The passage is striking, not just because Mendel's paper is (mis)taken for a casualty of poor technology, but because it makes an excellent point about the need to transform the methods of learning and scholarship, even as it shows how the mythology of Mendel's "rediscovery" was deeply entrenched by the middle of the century. Perhaps this mythology, to which Bush and many others subscribed, was also an indication of the inadequacy of our methods, in research and in education.

Is there no biography of Mendel at MendelWeb?

MendelWeb is meant to present and link materials that are either not (easily) available in print (e.g. Mendel's original text), or cannot be made available in print (e.g. the annotated hypertext of Mendel's paper). Although there is a great deal of biographical information contained in the various articles in the Essays and Commentary section, as well as the MendelWeb timeline, there is no traditional biography of Mendel at MendelWeb. The primary reason for this is that I recommend that users read: Orel (1996), Orel (1984), Iltis (1966), or the excellent entry on Mendel in the Dictionary of Scientific Biography. Of the electronic biographies of Mendel, the Villanova page is good, and the biography of Mendel at Brittanica On-line is good as well (though of course Brittanica is a subscription service).

Will MendelWeb ever be completed?

Several of the documents at MendelWeb (e.g. the glossary and the timeline) will be expanded and completed in future editions, and I hope to add a number of documents, images, and interactive materials before I'm finished. But there is a sense in which MendelWeb will never be complete, because of the collaborative texts (which need your annotations!), because of the data page (a call for participation), and because I hope that someday soon other people will build a Darwin web, a Weismann web, a Morgan and Sturtevant web, a McClintock web, a Watson and Crick web, etc. etc., all of which will be connected to each other in interesting ways.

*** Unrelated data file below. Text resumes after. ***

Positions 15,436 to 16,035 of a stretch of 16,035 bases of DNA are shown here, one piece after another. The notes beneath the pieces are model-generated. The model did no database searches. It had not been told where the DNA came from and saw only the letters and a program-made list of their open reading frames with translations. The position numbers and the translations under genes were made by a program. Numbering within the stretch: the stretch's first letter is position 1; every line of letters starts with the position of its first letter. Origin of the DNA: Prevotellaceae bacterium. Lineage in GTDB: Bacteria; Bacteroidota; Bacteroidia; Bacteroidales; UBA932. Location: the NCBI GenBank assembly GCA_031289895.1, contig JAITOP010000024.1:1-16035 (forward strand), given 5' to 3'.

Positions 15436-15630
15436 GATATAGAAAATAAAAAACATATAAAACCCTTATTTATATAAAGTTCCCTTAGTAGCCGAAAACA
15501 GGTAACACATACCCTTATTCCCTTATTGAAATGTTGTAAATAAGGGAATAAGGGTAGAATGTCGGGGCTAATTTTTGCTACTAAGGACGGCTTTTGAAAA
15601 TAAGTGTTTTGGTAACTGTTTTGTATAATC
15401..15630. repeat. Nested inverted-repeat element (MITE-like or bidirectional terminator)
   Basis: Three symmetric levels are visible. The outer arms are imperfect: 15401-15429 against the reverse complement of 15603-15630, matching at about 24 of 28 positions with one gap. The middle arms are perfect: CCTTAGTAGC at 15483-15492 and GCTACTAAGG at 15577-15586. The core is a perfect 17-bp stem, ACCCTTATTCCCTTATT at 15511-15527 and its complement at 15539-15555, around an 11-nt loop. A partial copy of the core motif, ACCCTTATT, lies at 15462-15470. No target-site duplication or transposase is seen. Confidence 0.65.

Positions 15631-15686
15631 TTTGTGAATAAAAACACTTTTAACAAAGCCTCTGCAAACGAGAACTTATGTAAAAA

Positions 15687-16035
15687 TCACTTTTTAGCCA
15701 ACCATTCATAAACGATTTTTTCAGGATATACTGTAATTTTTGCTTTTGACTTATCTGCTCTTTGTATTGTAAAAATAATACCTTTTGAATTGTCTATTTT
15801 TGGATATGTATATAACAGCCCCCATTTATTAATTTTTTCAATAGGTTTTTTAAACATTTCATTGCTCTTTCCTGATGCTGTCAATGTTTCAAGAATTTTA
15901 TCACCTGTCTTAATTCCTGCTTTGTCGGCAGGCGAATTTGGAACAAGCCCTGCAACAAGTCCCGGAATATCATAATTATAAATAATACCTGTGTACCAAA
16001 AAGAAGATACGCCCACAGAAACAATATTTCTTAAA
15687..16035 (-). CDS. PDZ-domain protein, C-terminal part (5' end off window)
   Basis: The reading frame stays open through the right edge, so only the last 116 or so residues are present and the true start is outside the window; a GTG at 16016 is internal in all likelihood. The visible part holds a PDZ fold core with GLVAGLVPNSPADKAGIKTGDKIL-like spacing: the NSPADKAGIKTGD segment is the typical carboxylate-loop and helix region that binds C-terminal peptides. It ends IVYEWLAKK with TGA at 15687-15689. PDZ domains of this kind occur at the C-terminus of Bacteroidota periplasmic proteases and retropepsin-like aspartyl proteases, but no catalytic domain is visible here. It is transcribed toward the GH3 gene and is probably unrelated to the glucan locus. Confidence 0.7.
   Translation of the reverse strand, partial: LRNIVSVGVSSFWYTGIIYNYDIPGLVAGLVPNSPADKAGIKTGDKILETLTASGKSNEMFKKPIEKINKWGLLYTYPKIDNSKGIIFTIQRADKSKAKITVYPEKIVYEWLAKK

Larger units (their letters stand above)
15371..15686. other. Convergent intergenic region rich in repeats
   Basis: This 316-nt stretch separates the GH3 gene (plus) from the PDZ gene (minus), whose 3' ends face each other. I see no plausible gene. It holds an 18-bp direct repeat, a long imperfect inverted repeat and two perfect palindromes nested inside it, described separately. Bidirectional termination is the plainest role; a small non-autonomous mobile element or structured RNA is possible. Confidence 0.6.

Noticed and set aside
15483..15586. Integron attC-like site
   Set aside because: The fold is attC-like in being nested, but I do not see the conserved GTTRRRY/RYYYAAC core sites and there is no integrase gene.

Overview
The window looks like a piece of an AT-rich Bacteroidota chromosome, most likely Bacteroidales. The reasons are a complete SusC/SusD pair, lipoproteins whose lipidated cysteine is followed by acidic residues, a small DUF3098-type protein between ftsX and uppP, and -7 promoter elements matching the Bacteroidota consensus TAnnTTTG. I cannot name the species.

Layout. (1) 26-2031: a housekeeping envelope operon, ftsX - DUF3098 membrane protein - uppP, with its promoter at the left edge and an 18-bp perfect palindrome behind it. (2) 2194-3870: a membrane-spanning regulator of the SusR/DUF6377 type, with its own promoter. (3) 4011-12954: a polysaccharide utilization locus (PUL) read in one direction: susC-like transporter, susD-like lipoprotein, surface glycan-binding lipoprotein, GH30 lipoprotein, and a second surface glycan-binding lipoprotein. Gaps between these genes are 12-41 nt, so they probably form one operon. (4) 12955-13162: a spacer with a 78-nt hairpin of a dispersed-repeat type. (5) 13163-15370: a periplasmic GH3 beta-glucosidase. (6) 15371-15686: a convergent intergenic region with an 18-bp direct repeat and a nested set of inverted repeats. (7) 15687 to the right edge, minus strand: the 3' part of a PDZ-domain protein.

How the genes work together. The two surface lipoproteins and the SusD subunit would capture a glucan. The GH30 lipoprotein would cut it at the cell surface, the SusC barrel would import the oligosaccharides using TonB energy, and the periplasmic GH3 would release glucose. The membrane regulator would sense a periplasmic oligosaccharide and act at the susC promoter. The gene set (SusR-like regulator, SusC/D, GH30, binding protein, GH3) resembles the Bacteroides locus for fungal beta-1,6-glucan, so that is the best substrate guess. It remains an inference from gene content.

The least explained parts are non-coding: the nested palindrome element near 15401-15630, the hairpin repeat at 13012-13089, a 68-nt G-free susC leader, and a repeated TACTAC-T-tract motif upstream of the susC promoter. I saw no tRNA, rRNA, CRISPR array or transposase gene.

When are you in the Mendelroom?

I keep a few regular hours, to answer questions about Mendel and MendelWeb. See the MendelWeb Moo Information Page for the schedule, and information about logging into the Mendelroom. If you would like to get in touch with me, to make an appointment or set up hours for a virtual field trip, you can send me e-mail ( or leave me a message in the Mendelroom.

How should I cite MendelWeb?

The question of how to cite electronic material in research papers, bibliographies, and general essays, remains a matter of considerable debate. If you are making a general reference to MendelWeb, I suggest that the citation should be similar to the way you would cite a published collection of essays and/or documents. I suggest that the citation should read:

MendelWeb, edited by Roger B. Blumberg. (, Edition 97.1 1997); or
Blumberg, Roger B. (ed.) MendelWeb. (, Edition 97.1 1997)

If you are making reference to MendelWeb at one of the mirror sites, you should of course use that mirror's URL. If you are citing a particular document or section of MendelWeb, then the citation should be similar to the way you cite an article or document in a published collection, with the url of the document, and anchor for the term, substituted for the page number. For example, if you are citing the entry for Pisum in the MendelWeb Glossary, the citation should read:

Blumberg, Roger B. "MendelWeb Glossary," in MendelWeb, edited by Roger B. Blumberg, (, Edition 97.1, 1997),

Similarly, if you want to make reference to the section of Jan Sapp's essay entitled "The Rhetorical Nature of Scientific Papers," the citation should read:

Sapp, Jan. "The Nine Lives of Gregor Mendel," in MendelWeb, edited by Roger B. Blumberg, (, Edition 97.1, 1997),

Note that the bibliographic reference to Sapp's essay at MendelWeb should be somewhat different:

Sapp, Jan. "The Nine Lives of Gregor Mendel," in MendelWeb, edited by Roger B. Blumberg, (, Edition 97.1, 1997), First published in H.E. LeGrand (ed.) Experimental Inquiries (Kluwer Academic Publishers, 1990), pp. 137-166.

It should be clear from this suggested citation scheme that I think all Web sites, collections, and/or documents should contain both sufficient version information and the necessary anchors to allow for references to electronic material to be as clear (or clearer!) than to printed material. Finally, unless otherwise noted, all material at MendelWeb is authored by Blumberg.

Versuche uber
Pflanzen-Hybriden Experiments
Concerning Plant Hybrids MendelWeb
MW Table
of Contents Reader's Mendel MW
Reference Page MW
Notes Table
MendelWeb was conceived and constructed by Roger B. Blumberg